Sunday, November 22, 2009

These are the people in your neighborhood

It was a beautiful New England fall day yesterday. Lots of folks were out and about in our neighborhood, and by the end of the day, I was reflecting on the riches living locally has brought to our life.

We started the day at shabbat services, a 20 minute walk from our place, where we reluctantly turned down a spontaneous lunch invitation from some friends, also walking distance from shul, because H and I had plans to have time together, just the two of us. After services, while we were out, H and I ran into a neighbor family we haven't seen in a little while and got to catch up a bit. Later that afternoon, after we were back home, a great friend of H's from daycare (the daycare that's about 5 blocks away) and her mom just dropped by to see if maybe H wanted to play. The neighbor whisked both kids off to the park while Angela and I finished getting ready for our outing that night. I then went to pick up H at the park, touched base with H's daycare friend and her dad, and ran into yet another family we know well and caught up with them a bit, letting them know if they wanted to hang out tomorrow they should touch base with Angela. H and I then walked along the bike path over to grandma's house in Davis square, running into two more families we know along the way, one family from the park, and one of Angela's co-workers and her daughter, who we know both from Angela's work, and from the fact that her daughter's daycare plays at the same park as our daughter's daycare, so our kids see each other several times a week. After dropping H off with her Grandma for their weekly sleepover (we know, we're spoiled), I waited in the square, listening to some great music for a few minutes while Angela got baby R settled with a sitter. When she caught up with me we hopped on the bus to a friend's wedding (which was delightful). This is a friend I met several years ago at grad school, and then we ended up on the same train home one day, and realized we lived in the same neighborhood.

Choosing to live with our work, daycare and religious community located right here in our neighborhood, choices we made because we didn't want to own a car, and choices that were not always easy to make, has provided such a rich sense of community. As we go about our days, we have so many opportunities to connect with friends from the many overlapping spheres of our life, simply by doing what we were going to do anyway. Some of the folks we ran into yesterday are close friends, the kind you really can call on in an emergency. Some are just friendly acquaintances. But even the less intimate connections, when they are so frequent, and so effortless to make, contribute to a deep sense of community and place. On our walk from the bus coming home from the wedding, I couldn't help but think that Mr. Rogers got it right.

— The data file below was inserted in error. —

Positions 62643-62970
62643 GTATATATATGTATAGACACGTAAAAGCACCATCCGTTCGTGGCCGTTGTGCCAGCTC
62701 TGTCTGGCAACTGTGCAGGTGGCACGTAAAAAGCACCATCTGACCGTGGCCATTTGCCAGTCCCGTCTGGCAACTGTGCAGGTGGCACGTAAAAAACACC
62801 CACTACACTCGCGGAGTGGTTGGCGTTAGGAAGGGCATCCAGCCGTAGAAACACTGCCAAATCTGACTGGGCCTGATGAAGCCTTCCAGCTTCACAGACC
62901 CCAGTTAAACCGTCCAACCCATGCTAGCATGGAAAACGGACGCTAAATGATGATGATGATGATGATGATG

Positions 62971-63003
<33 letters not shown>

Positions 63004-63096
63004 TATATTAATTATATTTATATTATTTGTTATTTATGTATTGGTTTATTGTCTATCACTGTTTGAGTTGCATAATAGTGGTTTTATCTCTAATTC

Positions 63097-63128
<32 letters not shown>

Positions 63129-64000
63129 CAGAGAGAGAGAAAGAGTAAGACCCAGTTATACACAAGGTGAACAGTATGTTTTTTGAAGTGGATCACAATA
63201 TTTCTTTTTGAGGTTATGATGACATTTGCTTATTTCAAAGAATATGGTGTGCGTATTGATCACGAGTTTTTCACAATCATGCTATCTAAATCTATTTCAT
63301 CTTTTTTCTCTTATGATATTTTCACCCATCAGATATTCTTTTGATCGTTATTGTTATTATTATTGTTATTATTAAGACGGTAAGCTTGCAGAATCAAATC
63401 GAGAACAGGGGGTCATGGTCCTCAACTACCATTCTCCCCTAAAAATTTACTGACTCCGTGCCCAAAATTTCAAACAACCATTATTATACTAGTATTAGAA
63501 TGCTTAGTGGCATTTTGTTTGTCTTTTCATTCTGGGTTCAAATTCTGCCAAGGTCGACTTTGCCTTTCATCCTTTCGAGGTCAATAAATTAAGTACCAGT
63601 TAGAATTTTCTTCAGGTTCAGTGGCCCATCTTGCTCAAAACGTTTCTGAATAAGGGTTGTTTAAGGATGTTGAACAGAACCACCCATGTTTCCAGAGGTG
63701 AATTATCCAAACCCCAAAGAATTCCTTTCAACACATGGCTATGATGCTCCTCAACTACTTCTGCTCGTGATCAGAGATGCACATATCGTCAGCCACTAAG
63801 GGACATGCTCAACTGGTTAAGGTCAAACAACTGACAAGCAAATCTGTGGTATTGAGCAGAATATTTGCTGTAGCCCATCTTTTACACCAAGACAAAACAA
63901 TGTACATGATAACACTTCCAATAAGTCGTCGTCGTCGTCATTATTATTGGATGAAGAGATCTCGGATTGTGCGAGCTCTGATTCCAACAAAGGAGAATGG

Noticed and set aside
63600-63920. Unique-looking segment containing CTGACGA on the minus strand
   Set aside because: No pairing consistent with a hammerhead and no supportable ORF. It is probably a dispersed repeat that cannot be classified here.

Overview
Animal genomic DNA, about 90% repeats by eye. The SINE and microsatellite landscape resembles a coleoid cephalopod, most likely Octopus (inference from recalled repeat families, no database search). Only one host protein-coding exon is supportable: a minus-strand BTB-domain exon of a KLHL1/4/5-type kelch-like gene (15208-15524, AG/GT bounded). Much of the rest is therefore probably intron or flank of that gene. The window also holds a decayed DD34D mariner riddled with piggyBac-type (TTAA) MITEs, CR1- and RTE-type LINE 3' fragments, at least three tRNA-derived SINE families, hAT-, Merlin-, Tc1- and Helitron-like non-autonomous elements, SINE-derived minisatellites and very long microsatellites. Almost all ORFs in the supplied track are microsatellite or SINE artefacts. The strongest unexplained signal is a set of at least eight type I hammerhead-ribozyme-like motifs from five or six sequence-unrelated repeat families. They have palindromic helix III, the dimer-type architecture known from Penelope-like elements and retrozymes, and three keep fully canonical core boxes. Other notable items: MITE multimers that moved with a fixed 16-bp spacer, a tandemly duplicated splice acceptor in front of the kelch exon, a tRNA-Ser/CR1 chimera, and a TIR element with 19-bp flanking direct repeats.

Friday, November 13, 2009

Carseats for the Carfree

Do you really need a carseat for your kid if you don't have a car? Even carfree families need to drive or ride in a car sometimes, in a rental car on vacation, a cab to the airport, or carpooling with friends. Our kids are in cars enough (mostly during out-of-town trips) that it makes sense to have seats for both of them. But which seat is the right one? This is a difficult question to answer. Most of the available carseat information addresses seat safety under the assumption that the seat will be installed permanently in one car, ideally by the police or at the fire station by someone trained in safe installation. Unfortunately, that information doesn't help parents who need to carry the seat around to carshares or taxis (lighter is better), install both quickly and correctly (fancy or confusing straps? Not going to happen) and will need a seat to fit in many kinds of cars. Throw in the prospect of shelling out tons of cash for a seat that gets used just a few times a year, and it gets very frustrating.

Kids, who are legally required to be restrained until 4'9" and 80 pounds in MA, will need multiple seats before they can ride with seatbelts alone. Our approach has been to borrow an appropriate infant seat and then, once H grew out of that one, purchase a relatively light, cheap, and relatively easy-to-install convertible seat that works both rear and forward facing. We purchased an Evenflo Titan which has served it's purpose reasonably well. However, this seat has some drawbacks, the most obvious being that its shoulder strap height rear-facing does not accommodate a child until anywhere close to the AAP recommended two years of age, and suffers a similar shoulder strap height problem forward facing.

In consultation with some smart parent friends, we have tracked down some great suggestions for carseats for the carfree.